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Project Ball Squeezer

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Although I myself am still in the first flush of youth, it has come to my attention that old age generally brings about an inability of the eyes to shift focus. Whether this is due to weakening of the muscles that reshape the lens, or due to increased lens stiffness, still seems not to be resolved. But, in any case, it is an embuggerance when one's natural focal plane is fixed at some arbitrary and generally inconvenient distance.

It should be possible to fix this with some sort of replacement lens (that is, replacing the natural one) that includes an autofocus component. This, however, is not yet within our abilities.

Instead, therefore, MaxCo. has been working on its own solution to the problem, in a research programme codenamed Ball Squeezer.

The Ball Squeezer is actually a thin band of material, composed in part of an electrically-reactive polymer which contracts in response to an applied voltage. The band is fitted around the eyeball, in the vertical plane. Hair-fine wires connect it to a controller and wirelessly-rechargeable battery pack which can be conveniently implanted in any nearby sinus.

In response to a signal from a handheld transmitter, the Ball Squeezer will either contract or expand by a few millimetres. The resulting elongation or shortening of the eyeball is then sufficient to bring the farthest hilltop or the nearest fine print into crystal-clear focus. Initial trials have been most promising, especially since some firmware fixes were introduced to eliminate the Feldman effect.

MaxwellBuchanan, Jun 23 2017

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       Well, at least it's not in Other:[General] ...
8th of 7, Jun 23 2017
  

       And your suggested category would be?
MaxwellBuchanan, Jun 23 2017
  

       The increased eyeball pressure won't push fluids through the tissues at the back of the eye?
wjt, Jun 23 2017
  

       Less intrusive to squeeze the entire head?
pocmloc, Jun 24 2017
  

       So, not a new type of gonad clamp?
xenzag, Jun 24 2017
  

       Thank goodness, the standard gonad clamps are all perfectly usable.
tatterdemalion, Jun 24 2017
  

       // squeeze the entire head? //   

       Possible. Some sort of remotely controlled squeezing hat ?
8th of 7, Jun 24 2017
  

       Ah yes, my colleague Dr. Phibes tried this once - didn't end well.
MaxwellBuchanan, Jun 24 2017
  

       Ah yes, the infamous Phibes-Buchanan Pimple Reduction Helmet. A well-meaning attempt to address an important dermatological issue, but frankly the prototype... lacked subtlety ?   

       We cannot dispute that all the targeted pimples were successfully dealt with; however, the wisdom of reusing the coconut-harvesting machine as a source of components - especially the control system for the hydraulics - is questionable. The coroner certainly questioned it. And there was really no need to demonstrate the problem with that unfortunate pig ... the blood was everywhere.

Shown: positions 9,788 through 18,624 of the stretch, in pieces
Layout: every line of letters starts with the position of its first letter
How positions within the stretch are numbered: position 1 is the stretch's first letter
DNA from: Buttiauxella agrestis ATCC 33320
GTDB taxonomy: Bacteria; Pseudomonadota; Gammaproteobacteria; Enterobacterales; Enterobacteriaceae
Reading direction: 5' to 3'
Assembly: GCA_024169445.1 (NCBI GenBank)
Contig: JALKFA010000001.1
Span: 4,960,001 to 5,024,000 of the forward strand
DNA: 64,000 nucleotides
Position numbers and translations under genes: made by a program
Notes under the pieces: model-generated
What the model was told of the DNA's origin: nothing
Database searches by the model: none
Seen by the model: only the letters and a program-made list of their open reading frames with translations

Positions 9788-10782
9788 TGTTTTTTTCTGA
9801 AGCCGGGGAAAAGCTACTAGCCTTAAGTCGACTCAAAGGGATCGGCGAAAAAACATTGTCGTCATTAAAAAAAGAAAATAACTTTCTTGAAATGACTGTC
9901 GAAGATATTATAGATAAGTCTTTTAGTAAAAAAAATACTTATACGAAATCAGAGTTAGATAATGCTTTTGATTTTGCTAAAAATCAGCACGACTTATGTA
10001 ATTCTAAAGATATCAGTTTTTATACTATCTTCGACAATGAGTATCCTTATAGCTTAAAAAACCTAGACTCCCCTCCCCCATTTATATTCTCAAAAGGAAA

8th of 7, Jun 24 2017
  

       Didn't Newton try to achieve a similar effect using a large sewing needle?
EnochLives, Jun 24 2017
  

       It occurs to me that this action could be accomplished be repurposing existing structures, thus obviating the need for artificial and failure-prone tubes and wires. The eye is already surrounded by muscles, which see use in turning the eyeball various directions. The face also has a lot of muscles which are used to make various expressions, many of which are used only very occasionally. People often voluntarily dispense with the action of these muscles via injection of botox, the result being an expressionless approximation of the first flush of youth.   

       I propose that a pair of these superfluous face muscles be unmoored, and with their supplying nerves and vessels be threaded back under the skin to the orbit where they are wrapped around the eye. Now the voluntary action corresponding to a certain expression (for example wiggling the ears, or raised eyebrows) would instead produce the aforementioned squeeze of the eyeballs.
bungston, Jun 24 2017
  

       That, [bungston] is not an entirely bad idea.
MaxwellBuchanan, Jun 24 2017
  

       Careful with that - I experienced some odd effects in my vision and investigated.   

       Apparently when I'm under a lot of stress the muscles squeezing my eye get carried away, and as a result where you would see a set of orthogonal lines on a piece of graph paper or Excel spreadsheet, I see a slightly Dali-esque set of warped lines.
normzone, Jun 24 2017
  

       Are your eye muscles not already connected to that of your arse? - which is why constipated related straining whilst on the toilet makes your eyes scringe up.
xenzag, Jun 24 2017
  

       More likely the arse muscles are cross-connected with his lips, jaw, and larynx; that's where he talks out of, after all ...
8th of 7, Jun 24 2017
  

       Batteries and firmware may not be necessary should the ball compression band be appropriately tensioned by cables. These pull cables could be attached to a small magnet free to slide up and down a tube embedded just underneath the surface of the skin. One could then apply a powerful external magnet to the area in order to position the internal magnet appropriately. There remains the challenge of designing a compression sphincter which can be operated by drawstrings. Perhaps some arrangement similar to the aperture drive for a camera lens could achieve this?
bhumphrys, Jun 25 2017
  

       Why not just replace the lens, iris and cornea with a tiny black bellows with a fixed-focus lens on the end, which can be cranked in and out on a set of brass rails fixed to a polished mahogany bracket screwed to the cheekbones ?   

       Very steampunk ....
8th of 7, Jun 25 2017
  
      
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